Komo Shrine

In Nakatsu, the oldest shrine is the Komo Shrine (Jinja in Japanese).  All of the Jinja in Japan are for the Shinto religion.  Shintoism is simular to other pantheons with there many gods for this and that, but it also is animistic.   This means that all things are considered to have spirits and that some things have a spirit worthy of reverence.  In Japan, many of these items are marked by a rice straw rope with white paper folded and bound into the rope.  Often they are put around ancient trees or unusual rock formations.

3 story gate at Komo Shrine
Path to the main Shrine (note the rice straw rope and white paper)

The Komo Shrine has these ropes as well as the typical Tori gates. The shrine dates back well before 1500 years. The most important part is the lake and is considered the inner part of the shrine and it has a Tori gate in the water to delineate that it is a holy site. The lake has ties back to when rice cultivation was introduced into the area. The Koreans brought it over and it changed Japan forever. Even today a wild variety of rice called Komo grows at the far end of the pond. The pond was likely tied to local rice production and achieved its holy status due to its long importance to the local community. I think the most interesting thing about the shrine is that it is a physical representation of the importance of rice culture in Japan.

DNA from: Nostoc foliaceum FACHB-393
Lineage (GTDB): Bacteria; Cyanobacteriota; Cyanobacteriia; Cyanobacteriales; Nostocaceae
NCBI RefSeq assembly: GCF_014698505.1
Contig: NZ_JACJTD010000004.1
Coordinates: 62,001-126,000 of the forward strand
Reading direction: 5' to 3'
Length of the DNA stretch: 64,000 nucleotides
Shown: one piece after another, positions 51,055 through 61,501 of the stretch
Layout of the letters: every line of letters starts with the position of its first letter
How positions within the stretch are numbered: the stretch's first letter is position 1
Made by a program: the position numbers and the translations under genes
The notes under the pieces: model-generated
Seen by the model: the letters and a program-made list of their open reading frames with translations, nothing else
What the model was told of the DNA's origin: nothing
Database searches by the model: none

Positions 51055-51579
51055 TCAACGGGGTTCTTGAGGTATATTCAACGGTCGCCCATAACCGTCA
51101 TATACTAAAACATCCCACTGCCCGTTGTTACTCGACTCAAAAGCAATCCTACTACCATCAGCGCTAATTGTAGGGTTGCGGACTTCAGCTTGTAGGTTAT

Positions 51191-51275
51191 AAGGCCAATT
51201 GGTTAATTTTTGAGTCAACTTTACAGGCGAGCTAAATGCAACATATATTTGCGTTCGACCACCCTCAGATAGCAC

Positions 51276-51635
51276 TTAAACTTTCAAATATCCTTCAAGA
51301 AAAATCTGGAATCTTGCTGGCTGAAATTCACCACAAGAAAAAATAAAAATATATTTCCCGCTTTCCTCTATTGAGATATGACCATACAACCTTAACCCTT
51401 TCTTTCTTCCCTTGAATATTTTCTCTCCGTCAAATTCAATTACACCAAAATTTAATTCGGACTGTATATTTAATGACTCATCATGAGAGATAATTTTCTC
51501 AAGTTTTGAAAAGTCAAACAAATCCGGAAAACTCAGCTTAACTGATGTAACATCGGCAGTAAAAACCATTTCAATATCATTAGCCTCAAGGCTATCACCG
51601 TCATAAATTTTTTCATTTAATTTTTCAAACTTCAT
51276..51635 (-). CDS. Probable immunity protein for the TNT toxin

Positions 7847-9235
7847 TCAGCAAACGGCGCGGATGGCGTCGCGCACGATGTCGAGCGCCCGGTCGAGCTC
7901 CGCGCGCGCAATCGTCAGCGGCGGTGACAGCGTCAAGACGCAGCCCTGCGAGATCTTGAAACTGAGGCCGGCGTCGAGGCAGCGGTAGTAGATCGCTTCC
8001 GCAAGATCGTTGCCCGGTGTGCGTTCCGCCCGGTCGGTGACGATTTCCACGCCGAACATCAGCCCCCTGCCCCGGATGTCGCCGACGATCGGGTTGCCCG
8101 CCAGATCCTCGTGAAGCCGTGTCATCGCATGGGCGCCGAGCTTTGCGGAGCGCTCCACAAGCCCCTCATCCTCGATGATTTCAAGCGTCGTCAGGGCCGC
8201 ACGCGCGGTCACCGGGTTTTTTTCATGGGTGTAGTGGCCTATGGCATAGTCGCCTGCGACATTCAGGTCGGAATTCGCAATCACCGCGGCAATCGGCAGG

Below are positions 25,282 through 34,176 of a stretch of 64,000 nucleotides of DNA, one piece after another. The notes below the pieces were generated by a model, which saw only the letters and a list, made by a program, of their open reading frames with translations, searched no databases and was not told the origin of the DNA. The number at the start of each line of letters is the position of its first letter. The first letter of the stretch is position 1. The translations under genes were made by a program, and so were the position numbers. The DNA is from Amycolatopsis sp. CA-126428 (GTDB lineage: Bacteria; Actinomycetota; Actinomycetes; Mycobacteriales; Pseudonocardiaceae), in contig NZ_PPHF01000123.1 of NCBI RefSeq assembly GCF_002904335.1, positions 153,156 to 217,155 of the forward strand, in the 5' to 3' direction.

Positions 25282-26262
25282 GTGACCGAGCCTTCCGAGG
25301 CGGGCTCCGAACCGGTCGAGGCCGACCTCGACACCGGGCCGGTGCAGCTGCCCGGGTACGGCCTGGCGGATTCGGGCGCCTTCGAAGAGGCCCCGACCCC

Lake with Tori Gate (the tori gate signifies this is a sacred site)

Rice is the most important food in Japan. This can be seen in several aspects of Japanese culture. For instance, each meal is named with rice: Morning Rice, Afternoon Rice, and Evening Rice. In premodern times rice was used as a form of currency. Taxes were paid in rice by farmers and each Local Samurai ruler (called Daimyo) was given a domain by the size of its rice production. Each grain of rice was looked after with such care so that not one would be lost from harvest to the time it was eaten. They also use mochi rice as an offering at new years.

While the shrine is peaceful and enjoyable, it has a deeper meaning and a tie back to ancient times when rice was first brought to Japan.

Path to the Lake

(as a side note, this was the shrine that the swords were blessed for new years. Please see our post on the “New Years Review”)

New Years Review